Curatorial Note: Baksh’s video, in which she reveals the results of her Ancestry DNA test, evidences all three major themes of this collection: how personal genealogical projects proceed from a perceived lack; how they are entangled with national(ist) projects; and how they employ speculation and improvisation in the face of archival insufficiency. Baksh reveals a wish to reconnect with a South Asian ancestral heritage from which she feels removed, and also to confront attempts to position her outside Guyanese identity: “It hurts my heart when my own Guyanese people don’t think I’m Guyanese.” As a response, the video and its paratext are replete with nationalist traces, including quoting the national motto. It ends by decrying the insufficient detail about South Asian genetic heritage in the test results, and describes the improvisational strategies Baksh uses to compensate, including crowd-sourcing: “If you guys have any comments or more information of what you think my ethnicity may be,” the description says, “I’d love to read them!”
Curatorial Note: Composed primarily of transcriptions of archival documents, this site is the kind of artifact that comes readily to mind when thinking of “genealogy”: a portal through which people search records for traces of their ancestors. It figures genealogy as a worthy project – including lots of advice and how-to’s, it is intended as a resource for genealogical research in general, beyond the use of the site itself. Similar projects are to be found in Barbados, the Virgin Islands, Puerto Rico and elsewhere but unlike those, this is largely the work of one person, emerging out of Jackson’s personal genealogical interests; it includes a biography and a second biography (called “Biography 2”) about her spiritual journey. Here again, however, we see genealogy as a work of personal identity-construction entangled with national(ist) narratives: the site includes many maps and images with no clear connection to genealogical research, and the first page opens with a potted history of the country and foregrounds the national motto.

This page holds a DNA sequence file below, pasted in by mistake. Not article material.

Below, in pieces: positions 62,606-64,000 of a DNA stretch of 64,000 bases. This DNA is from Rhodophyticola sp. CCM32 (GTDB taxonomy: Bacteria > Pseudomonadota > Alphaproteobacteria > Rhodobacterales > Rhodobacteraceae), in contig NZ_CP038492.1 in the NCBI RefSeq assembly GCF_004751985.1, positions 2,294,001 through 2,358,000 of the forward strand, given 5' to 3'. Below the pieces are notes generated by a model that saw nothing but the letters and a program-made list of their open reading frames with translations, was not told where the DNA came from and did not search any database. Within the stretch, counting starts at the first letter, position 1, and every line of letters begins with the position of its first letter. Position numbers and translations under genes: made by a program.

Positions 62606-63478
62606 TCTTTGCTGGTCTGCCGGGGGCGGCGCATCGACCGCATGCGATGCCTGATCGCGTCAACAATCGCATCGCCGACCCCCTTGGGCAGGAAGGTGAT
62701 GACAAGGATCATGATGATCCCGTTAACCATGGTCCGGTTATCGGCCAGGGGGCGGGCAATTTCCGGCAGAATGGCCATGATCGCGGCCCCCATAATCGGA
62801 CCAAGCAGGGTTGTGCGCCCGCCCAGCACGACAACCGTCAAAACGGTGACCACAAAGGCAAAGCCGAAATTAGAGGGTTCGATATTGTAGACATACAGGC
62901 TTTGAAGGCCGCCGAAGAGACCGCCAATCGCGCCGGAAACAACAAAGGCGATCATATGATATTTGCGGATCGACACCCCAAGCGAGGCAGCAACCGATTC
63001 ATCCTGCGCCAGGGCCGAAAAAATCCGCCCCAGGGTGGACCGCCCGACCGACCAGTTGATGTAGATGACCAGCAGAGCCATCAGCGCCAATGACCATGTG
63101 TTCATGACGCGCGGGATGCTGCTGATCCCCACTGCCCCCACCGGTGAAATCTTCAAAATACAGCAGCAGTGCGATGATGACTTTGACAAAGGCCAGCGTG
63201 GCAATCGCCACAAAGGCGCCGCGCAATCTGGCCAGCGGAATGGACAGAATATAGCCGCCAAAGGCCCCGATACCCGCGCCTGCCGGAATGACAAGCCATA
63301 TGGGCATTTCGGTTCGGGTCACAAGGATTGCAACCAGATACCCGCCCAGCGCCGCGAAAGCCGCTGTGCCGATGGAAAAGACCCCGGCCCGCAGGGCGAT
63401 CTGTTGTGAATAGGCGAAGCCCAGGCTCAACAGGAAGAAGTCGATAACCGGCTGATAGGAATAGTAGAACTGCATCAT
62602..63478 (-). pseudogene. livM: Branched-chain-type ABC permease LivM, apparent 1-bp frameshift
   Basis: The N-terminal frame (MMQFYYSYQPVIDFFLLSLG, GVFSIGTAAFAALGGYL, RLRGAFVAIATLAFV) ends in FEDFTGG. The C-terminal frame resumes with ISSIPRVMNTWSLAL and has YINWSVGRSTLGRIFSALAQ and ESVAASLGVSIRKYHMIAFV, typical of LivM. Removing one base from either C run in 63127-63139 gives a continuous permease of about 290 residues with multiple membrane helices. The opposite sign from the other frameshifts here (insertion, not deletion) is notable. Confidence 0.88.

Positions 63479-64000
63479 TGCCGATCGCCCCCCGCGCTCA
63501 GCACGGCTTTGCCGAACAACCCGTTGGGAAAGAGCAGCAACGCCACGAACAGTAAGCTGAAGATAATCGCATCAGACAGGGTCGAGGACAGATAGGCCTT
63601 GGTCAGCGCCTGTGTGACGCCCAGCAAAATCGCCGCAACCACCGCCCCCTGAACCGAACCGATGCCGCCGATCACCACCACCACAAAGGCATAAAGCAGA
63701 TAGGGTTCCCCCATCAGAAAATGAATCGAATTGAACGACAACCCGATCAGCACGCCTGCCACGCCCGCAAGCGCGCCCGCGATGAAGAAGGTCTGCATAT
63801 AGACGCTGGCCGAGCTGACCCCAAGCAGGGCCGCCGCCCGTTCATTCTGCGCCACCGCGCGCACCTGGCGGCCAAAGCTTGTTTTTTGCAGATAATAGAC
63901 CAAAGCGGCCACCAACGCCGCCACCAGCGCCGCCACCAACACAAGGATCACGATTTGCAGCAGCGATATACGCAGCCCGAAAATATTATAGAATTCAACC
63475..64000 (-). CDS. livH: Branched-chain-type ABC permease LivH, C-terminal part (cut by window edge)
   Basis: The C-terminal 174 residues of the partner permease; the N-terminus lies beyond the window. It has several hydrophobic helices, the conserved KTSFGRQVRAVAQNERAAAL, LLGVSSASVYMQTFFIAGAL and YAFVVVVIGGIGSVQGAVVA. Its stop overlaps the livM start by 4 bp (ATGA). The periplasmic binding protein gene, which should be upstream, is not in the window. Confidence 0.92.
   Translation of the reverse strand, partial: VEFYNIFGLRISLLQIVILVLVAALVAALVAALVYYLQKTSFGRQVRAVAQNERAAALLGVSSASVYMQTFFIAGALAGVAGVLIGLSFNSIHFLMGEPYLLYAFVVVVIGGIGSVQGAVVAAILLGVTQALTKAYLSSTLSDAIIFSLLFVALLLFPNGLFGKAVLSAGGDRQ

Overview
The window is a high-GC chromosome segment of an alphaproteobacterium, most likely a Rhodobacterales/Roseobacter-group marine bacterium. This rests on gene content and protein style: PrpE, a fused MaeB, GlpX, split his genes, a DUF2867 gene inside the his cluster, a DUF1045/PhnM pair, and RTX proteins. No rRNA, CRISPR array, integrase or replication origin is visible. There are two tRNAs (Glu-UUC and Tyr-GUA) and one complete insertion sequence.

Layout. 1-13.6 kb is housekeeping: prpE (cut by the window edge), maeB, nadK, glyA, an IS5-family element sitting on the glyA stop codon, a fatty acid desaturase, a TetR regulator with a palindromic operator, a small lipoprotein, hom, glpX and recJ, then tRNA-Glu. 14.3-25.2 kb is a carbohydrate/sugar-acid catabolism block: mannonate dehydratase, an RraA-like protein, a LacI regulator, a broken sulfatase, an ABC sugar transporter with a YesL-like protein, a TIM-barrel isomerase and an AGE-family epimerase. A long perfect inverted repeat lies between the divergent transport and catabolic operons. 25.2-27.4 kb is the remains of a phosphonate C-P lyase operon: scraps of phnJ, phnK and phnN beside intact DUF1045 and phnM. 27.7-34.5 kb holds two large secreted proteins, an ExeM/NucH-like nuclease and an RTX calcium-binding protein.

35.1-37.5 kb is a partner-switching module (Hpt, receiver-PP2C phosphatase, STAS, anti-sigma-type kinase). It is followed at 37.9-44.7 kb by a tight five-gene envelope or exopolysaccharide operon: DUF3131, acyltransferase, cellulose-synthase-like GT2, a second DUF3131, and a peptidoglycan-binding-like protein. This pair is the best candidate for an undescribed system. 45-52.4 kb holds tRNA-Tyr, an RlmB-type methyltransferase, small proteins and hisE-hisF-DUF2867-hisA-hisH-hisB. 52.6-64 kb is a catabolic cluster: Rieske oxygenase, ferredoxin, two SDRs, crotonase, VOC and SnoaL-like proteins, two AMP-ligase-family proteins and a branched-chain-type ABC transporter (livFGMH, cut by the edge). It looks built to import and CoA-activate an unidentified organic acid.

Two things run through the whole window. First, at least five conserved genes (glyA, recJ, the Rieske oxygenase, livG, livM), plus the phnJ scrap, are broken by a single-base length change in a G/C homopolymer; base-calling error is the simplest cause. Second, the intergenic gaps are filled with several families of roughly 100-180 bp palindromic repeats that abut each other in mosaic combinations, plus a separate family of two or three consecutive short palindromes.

Title: Banque Numérique des Patrimoines Martiniquais
Creator: Collectivité territoriale de la Martinique, Direction des Affaires Culturelles, Naoned Systèmes - Logiciel Mnesys, and Naomis
Steward: Collectivité territoriale de la Martinique
Curatorial Note: This site incorporates a section on genealogical records into a broader project dedicated to preservation of the communal Martinican patrimony – here again, a signal that family genealogy is implicitly imbricated with nationalist projects. Under “Services – Public” the site offers a downloadable “Guide to Genealogical Research in Martinique” and specifically foregrounds opportunities to redress gaps produced by enslavement’s effect on genealogy, with sidebar links like “Finding your slave ancestors.” It offers details about the archive to which this link applies, noting that it comprises registers “used to record the civil status of the freed population. They go back to July 1848. This is when family names were given to the slaves, who previously did not have one.”